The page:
Once you have all 14 pins desoldered, rock the analog stick assembly back and forth to break it free of the circuit board. You can also cram a thin screwdriver under it and twist. If you have trouble removing the stick you can snip off the pins, just try to preserve the 6 potentiometer pins as best you can. Once it's removed we're ready to move onto step 2!
Step 2 - Open the PSP
Time to crack open your beloved PSP. The unit comes apart "from the front" that is, you remove the faceplate to get at the guts. Luckily we don't have to go very deep inside the unit to do this hack. Perform the following:
Flip over the PSP, screen side down. Do this on a soft cloth or mousepad to protect that amazing screen. Remove the battery cover and battery.
Viewed from the rear, there are a total of seven screws holding the face plate on. Four in the battery compartment on the left, two on the right and one at the bottom edge of the unit near the bar code. Remove all these screws. You may have to peel up some warranty-voiding stickers near the battery to find them all.
Note how two of the screws are silver colored and shorter. Be sure to put these back in the same holes they came from to avoid problems.
Flip the unit back over, screen side up. You should now be able to lift the faceplate off. The D-pad, analog stick, buttons under the screen and triggers will come with it. If the shoulder buttons pop out of place simply shove them back in.
Tip: Take care to keep the inside of the screen-protecting plastic clean and dust free. A soft, non-lint cloth, such as those used to clean glasses or camera lenses, works great for cleaning the plastic and the screen itself when it's time to put it back together.
You'll probably want to spend a minute or two gazing at the guts of the PSP. Once you're done with that, take a look at the underside of the faceplate.
You'll see the analog nub circuit board as shown above. Connect 4 wires as follows:
Put a small bit of solder on the right side of each of the connection pads (Labeled A, B, C and D in the insert) Keep the solder to the right of the imaginary green line drawn in above. If solder gets too close to the holes the PCB won't make contact with the rest of the unit when screwed back together and your analog stick won't work. If you do get solder on the left side of the pads you can remove it using the desoldering tools.
Attach a wire to each of the pads and string the wires to the right. In the photo you can see I've used thin, solid strand IDE ATA-33 hard drive wire. This works best and, since it's a solid strand, will stay in any position you bend it.
For best results, run the wires as 2 sets above and below the center of the circuit board. This allows the raised aluminum piece on the other half of the unit to fit between them.
Label the opposite ends of these wires A, B, C, and D to match which pads they were soldered to. (We'll use this letter code when wiring the new analog stick) I usually put small pieces of clear tape on wires to label them.
Make a small cut in the edge of the faceplate in the area circled in the photo. This can be done using a Dremel cutting tool, X-Acto knife or even the soldering iron if you don't mind toxic fumes. All you need is a small groove big enough so the four wires can snake out with the case closed.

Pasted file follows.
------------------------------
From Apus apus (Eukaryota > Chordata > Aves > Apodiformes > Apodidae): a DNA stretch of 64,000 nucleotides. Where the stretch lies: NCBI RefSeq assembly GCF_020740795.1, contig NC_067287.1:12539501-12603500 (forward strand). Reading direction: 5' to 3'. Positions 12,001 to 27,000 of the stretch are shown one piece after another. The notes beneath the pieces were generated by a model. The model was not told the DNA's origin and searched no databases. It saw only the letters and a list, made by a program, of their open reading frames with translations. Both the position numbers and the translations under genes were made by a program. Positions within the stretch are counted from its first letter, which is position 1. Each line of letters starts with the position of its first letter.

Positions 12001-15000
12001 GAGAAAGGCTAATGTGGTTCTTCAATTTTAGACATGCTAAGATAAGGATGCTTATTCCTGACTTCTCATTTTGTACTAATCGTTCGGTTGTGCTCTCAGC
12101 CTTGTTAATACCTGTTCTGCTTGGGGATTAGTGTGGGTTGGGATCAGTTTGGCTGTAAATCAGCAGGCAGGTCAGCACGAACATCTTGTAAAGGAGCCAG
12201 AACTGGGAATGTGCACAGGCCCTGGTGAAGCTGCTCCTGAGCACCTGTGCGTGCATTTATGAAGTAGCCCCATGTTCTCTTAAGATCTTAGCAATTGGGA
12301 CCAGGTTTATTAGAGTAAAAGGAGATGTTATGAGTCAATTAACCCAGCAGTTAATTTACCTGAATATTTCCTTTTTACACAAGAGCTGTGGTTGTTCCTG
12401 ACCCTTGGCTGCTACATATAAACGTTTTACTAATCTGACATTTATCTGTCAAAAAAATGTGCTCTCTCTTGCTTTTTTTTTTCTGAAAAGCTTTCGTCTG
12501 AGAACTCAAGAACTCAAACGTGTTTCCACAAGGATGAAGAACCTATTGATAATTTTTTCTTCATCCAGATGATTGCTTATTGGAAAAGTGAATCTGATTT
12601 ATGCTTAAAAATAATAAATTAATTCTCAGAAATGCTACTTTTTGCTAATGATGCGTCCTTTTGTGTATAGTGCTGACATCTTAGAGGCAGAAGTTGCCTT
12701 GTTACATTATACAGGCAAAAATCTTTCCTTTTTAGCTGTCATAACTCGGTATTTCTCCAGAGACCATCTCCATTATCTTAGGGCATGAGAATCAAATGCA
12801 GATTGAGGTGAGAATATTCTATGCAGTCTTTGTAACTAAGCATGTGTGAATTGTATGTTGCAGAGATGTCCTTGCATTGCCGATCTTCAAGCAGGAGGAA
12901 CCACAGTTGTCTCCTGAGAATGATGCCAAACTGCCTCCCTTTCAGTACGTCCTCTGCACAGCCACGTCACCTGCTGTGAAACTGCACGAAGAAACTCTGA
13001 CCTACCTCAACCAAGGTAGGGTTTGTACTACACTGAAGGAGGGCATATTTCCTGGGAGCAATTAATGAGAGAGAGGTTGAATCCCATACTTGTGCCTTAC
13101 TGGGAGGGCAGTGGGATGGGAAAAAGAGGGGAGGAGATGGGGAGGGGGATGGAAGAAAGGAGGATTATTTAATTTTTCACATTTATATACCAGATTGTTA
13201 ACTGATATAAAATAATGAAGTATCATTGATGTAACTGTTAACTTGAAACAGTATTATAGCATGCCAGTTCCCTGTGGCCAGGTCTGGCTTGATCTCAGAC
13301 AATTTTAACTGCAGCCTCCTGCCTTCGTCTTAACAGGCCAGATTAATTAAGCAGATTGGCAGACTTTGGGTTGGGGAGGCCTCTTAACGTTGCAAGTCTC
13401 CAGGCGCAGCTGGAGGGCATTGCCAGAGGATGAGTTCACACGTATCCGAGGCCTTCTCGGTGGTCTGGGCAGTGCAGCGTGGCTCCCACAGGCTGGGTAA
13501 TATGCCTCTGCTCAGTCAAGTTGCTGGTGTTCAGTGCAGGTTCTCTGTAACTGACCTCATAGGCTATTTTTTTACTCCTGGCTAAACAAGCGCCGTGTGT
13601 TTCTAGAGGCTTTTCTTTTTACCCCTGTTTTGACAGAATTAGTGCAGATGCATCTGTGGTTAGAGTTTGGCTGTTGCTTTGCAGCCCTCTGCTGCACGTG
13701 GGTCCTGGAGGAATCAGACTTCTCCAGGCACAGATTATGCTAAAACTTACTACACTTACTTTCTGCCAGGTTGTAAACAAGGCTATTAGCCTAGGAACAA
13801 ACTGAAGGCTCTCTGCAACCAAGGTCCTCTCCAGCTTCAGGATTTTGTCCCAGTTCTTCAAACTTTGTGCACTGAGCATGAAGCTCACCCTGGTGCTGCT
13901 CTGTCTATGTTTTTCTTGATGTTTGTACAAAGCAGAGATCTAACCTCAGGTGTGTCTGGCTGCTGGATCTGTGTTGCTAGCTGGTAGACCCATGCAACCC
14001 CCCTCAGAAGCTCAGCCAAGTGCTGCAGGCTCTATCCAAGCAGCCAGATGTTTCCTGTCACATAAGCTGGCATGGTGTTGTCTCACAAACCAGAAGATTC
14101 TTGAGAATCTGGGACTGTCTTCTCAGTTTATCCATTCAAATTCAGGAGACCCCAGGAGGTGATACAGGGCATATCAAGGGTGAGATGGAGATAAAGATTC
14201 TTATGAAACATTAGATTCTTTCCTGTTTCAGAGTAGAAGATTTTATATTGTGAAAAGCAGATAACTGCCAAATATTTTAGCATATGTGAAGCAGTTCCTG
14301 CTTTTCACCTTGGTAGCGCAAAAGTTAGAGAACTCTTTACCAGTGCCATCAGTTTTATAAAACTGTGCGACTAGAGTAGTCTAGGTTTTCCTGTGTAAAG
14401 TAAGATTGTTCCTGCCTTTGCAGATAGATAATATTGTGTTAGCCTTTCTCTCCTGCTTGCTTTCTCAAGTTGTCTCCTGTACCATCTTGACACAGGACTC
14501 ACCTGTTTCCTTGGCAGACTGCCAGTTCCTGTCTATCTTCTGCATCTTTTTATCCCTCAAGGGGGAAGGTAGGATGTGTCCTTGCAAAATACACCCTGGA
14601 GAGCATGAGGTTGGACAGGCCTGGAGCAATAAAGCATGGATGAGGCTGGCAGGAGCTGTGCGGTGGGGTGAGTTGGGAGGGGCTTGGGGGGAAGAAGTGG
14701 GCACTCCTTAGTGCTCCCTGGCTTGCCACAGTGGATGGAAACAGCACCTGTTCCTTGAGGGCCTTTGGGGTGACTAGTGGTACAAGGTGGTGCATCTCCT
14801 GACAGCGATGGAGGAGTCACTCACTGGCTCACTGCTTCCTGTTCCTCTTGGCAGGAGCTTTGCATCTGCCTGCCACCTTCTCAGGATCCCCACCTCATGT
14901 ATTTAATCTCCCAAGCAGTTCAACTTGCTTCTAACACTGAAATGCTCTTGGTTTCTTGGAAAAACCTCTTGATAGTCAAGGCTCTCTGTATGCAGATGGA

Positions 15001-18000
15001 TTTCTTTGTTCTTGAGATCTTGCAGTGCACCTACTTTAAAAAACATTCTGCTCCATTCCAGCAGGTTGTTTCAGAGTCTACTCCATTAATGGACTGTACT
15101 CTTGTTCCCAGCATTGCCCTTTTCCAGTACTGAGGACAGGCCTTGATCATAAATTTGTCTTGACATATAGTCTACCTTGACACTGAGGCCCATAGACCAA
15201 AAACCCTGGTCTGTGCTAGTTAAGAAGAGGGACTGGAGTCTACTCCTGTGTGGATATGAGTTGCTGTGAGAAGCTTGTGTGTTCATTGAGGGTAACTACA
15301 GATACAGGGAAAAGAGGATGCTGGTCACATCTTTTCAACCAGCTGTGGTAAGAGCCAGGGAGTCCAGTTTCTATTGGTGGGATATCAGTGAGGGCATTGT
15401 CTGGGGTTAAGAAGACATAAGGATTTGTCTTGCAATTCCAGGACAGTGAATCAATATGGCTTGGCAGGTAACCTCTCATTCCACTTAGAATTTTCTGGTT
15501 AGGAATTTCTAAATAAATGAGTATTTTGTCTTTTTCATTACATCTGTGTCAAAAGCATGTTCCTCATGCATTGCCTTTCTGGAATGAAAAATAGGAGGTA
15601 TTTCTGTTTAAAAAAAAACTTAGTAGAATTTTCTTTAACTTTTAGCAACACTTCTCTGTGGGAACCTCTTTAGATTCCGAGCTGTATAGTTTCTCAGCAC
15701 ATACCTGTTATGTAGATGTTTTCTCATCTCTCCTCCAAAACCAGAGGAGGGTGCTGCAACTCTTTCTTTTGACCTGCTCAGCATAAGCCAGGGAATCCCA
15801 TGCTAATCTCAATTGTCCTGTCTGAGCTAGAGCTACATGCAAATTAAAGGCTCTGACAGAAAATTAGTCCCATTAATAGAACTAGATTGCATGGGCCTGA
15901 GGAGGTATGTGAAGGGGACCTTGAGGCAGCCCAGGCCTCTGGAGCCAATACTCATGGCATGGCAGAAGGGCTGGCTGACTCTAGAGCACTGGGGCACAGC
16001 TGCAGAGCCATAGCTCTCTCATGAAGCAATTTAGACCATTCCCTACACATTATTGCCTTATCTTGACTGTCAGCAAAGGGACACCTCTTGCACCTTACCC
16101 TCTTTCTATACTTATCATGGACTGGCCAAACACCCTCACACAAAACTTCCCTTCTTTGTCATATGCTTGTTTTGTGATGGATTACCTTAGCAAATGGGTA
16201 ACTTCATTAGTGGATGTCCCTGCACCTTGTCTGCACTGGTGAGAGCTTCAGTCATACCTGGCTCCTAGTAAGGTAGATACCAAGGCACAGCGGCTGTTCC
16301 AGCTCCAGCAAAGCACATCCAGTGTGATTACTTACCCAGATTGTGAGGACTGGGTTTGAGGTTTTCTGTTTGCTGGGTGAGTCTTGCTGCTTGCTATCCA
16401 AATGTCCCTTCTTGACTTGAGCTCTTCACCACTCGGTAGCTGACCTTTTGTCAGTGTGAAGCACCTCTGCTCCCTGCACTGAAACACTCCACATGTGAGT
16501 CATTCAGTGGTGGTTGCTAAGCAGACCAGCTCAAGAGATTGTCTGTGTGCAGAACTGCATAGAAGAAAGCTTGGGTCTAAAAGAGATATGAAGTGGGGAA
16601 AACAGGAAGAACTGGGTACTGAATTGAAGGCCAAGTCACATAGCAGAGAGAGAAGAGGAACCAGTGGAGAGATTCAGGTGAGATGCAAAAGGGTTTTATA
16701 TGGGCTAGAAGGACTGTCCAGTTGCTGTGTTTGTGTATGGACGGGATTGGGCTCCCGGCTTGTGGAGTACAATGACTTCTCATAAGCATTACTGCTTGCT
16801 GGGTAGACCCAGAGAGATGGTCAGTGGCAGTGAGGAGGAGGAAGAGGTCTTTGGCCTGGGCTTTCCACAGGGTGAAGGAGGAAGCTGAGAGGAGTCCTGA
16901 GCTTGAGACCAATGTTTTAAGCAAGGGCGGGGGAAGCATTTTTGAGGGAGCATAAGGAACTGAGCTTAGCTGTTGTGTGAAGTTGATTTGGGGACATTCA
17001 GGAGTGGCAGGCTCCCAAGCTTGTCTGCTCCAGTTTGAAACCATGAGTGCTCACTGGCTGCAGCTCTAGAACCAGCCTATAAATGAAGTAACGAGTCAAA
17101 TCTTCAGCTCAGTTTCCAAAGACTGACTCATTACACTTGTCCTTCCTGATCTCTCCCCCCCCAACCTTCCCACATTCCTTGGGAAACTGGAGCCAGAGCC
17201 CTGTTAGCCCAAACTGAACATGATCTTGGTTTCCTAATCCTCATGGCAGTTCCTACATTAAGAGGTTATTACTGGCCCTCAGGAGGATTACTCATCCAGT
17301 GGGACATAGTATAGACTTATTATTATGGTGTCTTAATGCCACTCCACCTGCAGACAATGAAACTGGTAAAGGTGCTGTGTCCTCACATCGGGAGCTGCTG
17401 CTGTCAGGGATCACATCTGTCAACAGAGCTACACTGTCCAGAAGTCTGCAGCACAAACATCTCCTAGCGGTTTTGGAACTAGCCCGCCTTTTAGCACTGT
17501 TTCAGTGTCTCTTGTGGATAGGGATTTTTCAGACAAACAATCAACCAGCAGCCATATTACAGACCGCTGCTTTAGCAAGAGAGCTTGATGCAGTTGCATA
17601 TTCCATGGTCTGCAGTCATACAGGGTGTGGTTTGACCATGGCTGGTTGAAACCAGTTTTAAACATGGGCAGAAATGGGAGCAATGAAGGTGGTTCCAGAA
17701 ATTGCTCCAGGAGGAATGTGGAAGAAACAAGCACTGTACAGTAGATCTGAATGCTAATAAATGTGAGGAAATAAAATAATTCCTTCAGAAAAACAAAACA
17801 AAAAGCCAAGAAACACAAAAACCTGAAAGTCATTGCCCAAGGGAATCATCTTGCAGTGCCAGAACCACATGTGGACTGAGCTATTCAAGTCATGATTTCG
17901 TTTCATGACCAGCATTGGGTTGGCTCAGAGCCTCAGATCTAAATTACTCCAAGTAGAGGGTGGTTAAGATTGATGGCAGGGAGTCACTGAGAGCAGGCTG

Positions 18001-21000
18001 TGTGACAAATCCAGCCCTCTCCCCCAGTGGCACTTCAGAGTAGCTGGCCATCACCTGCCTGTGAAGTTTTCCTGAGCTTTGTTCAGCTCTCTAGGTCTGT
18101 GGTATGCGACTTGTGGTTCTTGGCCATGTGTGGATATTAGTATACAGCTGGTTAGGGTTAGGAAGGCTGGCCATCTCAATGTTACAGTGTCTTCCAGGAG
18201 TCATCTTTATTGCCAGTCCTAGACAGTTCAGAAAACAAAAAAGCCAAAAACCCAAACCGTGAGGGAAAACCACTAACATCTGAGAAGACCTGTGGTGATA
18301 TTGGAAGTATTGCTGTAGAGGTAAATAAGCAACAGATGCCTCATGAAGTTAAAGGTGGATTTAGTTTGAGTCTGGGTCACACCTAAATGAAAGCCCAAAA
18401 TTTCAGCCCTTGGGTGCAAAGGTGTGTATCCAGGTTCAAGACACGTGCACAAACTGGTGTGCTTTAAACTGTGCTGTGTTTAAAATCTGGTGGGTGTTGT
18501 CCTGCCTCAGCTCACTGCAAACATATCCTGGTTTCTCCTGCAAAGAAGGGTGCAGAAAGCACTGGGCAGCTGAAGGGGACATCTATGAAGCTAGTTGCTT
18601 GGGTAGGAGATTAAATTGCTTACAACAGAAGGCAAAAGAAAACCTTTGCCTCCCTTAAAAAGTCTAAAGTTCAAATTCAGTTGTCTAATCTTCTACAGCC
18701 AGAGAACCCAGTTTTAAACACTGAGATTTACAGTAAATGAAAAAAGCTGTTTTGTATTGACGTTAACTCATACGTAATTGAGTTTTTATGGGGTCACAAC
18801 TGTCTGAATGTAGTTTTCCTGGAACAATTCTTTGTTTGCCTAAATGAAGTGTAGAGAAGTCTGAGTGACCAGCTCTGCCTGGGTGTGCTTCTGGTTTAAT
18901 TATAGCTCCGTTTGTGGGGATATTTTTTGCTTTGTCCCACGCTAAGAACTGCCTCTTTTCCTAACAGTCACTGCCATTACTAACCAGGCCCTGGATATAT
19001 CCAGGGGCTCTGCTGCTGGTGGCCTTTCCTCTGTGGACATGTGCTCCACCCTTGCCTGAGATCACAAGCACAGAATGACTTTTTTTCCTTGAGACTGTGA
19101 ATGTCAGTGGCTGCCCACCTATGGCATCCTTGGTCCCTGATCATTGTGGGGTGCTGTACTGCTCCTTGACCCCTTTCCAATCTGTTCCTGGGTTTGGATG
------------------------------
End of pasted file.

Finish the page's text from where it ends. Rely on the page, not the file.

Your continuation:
Tip: Make sure the wires don't get in the way of the D-pad's rubber backing
Once you have this wired up you can go ahead and put the PSP back together (simply follow the directions in reverse, or hold this website up to a mirror). It may take a few tries to get the case to snap back together probably, just keep adjusting the position of the wires until they fit. If you arrange them as shown in the photo you should be ok right out of the gate. You may also need to adjust the size of the wire hole.
Step 3 - Wire the new analog stick to the PSP
So now you're sitting there and your PSP has wires dangling out the side... don't worry we're almost there. Let's connect the analog stick using the following diagram and instructions:
Solder the four wires (A, B, C, and D) coming from the PSP to the spots indicated on the bottom of the analog stick. Keep in mind this is a drawing of the stick from the bottom, and we're considering the side of the stick with the button to be the top.
Attach 2 "jumper" connections as indicated by the red lines. You can twist these wires together with the connections on A and C to make soldering to the pins easier.
With those connections made you're ready to test the new analog stick! Boot up your favorite game that uses the analog control (Or the one with the shortest loading times - your call) and test it out. If done properly the new analog stick should perform like a normal controller, and the built-in analog nub should still function as well.
Possible problems and likely solutions:
Directions are flipped - Check to see if you didn't get the wires switched around, you know A instead of C or something like that. Or you may be holding the analog stick the wrong way, try rotating it.
The new analog stick nor the original analog nub work - Very likely the main PSP circuits aren't contacting the analog nub's PCB. Check that the wires are bent out of the way of the aluminum piece that fits in the middle of the nub's PCB, and that the case is closing fully and tightly screwed. If the case doesn't close fully it can't make contact with the analog stick (.r any of the buttons).
Erratic movement - Check that the case is closed fully, allowing proper contact.
You now have the leet skillz to attach an analog control stick to a PSP. In part 2 of this amazing saga (coming soon to a website near you -- namely this one) we'll describe a way to make your own custom "snap on" enclosure for the stick so it doesn't look like a dangling pile of crap. In the meantime, feel free to come up with your own custom attachments using this mod. Have fun and go nuts!